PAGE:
The Grand Canyons

When a Root Canal is the Best Option

Posted In Travel - By The Grand Canyons on Monday, April 17th, 2017 With No Comments »

ToothacheBefore consenting to any dental procedure, you must learn to ask the right questions. When your dentist brings up the matter of root canal therapy (RCT), you need to ask, “Is this the best treatment for my tooth?”

To make the best decision, you must learn about endodontic treatment, including its indications, the pros and the cons. A root canal treatment in Indianapolis is easy to find; you just need to know if it is for you.

Typical symptoms of severe infection

Endodontic procedures are the treatment of choice for toothaches. Not all tooth-related pain means you need to undergo the procedure. A dentist watches out for signs of infection before making any recommendation.

Moreover, a dentist looks for signs of severe infection before considering root canal therapy. These symptoms are increased pain upon pressure on the affected tooth; hypersensitivity of the tooth with hot or cold stimulation: and swelling and tenderness of the gums, with or without a bump near the affected tooth.

A dental X-ray can confirm a severe infection. Also, there must be tooth discoloration to warrant RCT.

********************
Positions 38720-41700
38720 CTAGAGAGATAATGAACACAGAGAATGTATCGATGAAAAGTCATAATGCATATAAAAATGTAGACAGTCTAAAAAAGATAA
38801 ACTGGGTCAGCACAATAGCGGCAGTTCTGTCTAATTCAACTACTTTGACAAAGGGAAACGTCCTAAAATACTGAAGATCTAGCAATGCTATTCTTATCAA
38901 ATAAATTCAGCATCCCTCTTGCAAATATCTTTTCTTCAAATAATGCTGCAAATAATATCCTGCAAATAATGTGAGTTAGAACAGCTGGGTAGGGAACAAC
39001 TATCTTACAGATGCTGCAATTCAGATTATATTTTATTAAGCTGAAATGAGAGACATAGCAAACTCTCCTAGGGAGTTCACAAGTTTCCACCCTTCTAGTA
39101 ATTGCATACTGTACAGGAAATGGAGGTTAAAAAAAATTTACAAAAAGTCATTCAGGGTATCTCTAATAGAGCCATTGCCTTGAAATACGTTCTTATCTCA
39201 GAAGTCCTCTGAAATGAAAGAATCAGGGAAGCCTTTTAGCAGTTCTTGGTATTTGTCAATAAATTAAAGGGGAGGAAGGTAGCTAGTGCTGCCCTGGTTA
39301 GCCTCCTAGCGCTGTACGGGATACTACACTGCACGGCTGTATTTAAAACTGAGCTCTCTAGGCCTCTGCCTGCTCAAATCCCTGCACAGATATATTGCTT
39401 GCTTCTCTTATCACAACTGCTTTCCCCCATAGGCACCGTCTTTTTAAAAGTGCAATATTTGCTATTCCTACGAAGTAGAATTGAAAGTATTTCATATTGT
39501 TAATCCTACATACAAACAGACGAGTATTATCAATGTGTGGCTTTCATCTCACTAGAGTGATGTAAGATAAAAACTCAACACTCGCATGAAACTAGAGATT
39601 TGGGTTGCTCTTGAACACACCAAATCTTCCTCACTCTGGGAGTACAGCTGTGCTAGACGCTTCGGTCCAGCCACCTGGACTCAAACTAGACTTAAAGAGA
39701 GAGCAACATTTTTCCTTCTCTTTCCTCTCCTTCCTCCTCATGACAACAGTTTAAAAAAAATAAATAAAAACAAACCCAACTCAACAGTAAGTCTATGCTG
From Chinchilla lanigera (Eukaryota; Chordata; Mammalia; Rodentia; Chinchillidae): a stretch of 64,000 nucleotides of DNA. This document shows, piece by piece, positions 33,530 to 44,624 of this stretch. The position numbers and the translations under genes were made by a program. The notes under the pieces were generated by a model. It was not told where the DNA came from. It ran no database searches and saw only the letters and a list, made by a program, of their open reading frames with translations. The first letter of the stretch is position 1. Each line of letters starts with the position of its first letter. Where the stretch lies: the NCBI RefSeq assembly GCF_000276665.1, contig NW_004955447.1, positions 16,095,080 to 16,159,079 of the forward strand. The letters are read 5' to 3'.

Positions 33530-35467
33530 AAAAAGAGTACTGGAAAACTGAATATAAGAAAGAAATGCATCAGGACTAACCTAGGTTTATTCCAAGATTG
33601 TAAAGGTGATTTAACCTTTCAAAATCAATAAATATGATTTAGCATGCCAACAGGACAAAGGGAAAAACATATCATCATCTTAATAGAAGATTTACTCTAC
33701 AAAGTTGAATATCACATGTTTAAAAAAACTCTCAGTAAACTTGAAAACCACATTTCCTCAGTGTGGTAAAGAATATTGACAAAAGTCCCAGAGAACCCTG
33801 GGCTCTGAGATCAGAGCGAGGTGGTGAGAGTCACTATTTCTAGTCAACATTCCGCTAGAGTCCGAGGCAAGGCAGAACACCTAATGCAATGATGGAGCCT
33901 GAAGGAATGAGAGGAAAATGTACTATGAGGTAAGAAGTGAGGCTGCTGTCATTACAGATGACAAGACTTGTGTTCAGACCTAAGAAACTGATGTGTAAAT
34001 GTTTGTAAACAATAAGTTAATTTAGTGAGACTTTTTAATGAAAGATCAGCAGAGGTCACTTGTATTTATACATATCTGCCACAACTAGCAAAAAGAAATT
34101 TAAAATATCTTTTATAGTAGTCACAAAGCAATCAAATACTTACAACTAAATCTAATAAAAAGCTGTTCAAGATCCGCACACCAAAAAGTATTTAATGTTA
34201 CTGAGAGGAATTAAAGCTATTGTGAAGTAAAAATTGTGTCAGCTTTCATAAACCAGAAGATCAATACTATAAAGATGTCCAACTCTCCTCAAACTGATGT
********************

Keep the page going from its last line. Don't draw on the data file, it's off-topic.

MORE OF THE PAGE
Steps of the procedures

Before consenting to a root canal procedure, it helps to be aware of every step. After application of a local anesthetic, the dentist will make an opening on the affected tooth. The opening serves as access to the inner pulp of the tooth, which harbors the infection.

The endodontist removes infected pulp and lets the tooth interior drain before sealing it. These steps are necessary since the objective of RCT is to eliminate infective tissue from within a tooth that is virtually dead.

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Weighing the options

Endodontic therapy is a procedure that involves numerous steps and recommended only when it is the most appropriate management of the problem at hand. After collecting data from a consultation, the dentist will sort through the information and make the decision based on clinical data collected.

When the tooth is dead, but removal is counterproductive, RCT is usually the best resort.

A dentist may extract a problematic tooth or recommend RCT instead. Work closely with your dentist to arrive at the best decision.